It’s widely regarded as one of the most secretive religious organisations in the world. It makes heavy demands on its members - and has been accused of cult-like practices. It’s also an influential movement within Roman Catholicism. Opus Dei, made famous by Dan Brown’s bestselling novel the Da Vinci Code, has many critics - but few have found out what life is like on the inside. The BBC’s religious affairs correspondent, Christopher Landau, has been granted exclusive access to the movement’s extensive headquarters in Rome. He meets both priests and lay people who devote their lives (and their money) to this movement which, though less than 100 years old, exerts powerful influence over both its members and the wider church.
In the run up to the Indonesian elections in April, Anita Barraud travels to four different regions of the country to take a closer look at its politics and democracy.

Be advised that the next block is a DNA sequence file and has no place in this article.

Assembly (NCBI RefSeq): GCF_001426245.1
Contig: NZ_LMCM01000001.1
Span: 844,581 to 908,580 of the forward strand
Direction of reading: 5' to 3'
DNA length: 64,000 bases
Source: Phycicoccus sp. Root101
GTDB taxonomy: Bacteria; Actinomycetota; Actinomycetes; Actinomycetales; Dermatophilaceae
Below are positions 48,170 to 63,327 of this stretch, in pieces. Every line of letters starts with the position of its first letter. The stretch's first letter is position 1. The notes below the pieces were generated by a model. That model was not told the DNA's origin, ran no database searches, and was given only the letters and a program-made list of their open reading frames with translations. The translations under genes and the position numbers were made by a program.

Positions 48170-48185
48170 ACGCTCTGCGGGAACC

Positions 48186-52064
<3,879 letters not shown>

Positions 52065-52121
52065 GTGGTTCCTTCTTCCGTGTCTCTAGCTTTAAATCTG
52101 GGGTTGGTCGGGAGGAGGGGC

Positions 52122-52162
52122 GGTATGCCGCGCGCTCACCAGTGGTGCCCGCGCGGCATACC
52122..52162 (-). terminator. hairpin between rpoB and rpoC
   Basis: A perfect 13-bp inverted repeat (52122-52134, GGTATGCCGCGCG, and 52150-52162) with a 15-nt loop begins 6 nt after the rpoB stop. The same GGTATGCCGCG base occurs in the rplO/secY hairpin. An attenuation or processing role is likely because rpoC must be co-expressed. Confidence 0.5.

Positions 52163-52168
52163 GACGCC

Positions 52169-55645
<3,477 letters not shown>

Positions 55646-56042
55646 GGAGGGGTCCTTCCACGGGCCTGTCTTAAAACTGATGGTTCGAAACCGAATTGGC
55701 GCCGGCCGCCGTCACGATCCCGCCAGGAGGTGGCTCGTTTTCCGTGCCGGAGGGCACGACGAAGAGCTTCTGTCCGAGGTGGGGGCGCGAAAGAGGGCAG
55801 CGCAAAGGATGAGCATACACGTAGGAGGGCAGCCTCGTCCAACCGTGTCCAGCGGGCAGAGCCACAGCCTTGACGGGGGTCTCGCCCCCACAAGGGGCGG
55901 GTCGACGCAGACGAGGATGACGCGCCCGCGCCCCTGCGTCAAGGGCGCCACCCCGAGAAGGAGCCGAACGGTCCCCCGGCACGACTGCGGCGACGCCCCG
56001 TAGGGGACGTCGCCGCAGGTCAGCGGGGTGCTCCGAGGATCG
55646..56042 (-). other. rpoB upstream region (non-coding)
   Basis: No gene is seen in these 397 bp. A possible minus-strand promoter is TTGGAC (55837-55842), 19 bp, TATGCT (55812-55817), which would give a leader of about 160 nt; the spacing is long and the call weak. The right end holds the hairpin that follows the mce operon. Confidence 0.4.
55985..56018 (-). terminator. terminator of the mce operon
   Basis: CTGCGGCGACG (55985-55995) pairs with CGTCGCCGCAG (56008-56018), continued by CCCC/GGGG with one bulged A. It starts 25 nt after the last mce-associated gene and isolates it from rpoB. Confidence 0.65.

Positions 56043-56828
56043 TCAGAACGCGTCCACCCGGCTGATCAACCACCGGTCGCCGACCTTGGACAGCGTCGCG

What is it really like to be old? In this four part series, Jane Little meets people from four continents to find out. In part two, she hears from older people facing financial challenges in Kenya, Brazil, the UK and the US.
Lucy Ash looks at a successful prison reform scheme in Kansas that is turning crack dealers into respectable businessmen. She also visits Italy where a maximum security jail has become Tuscany’s most exclusive eatery. Join Lucy on the final stop on her global journey looking at innovative ways to cut crime.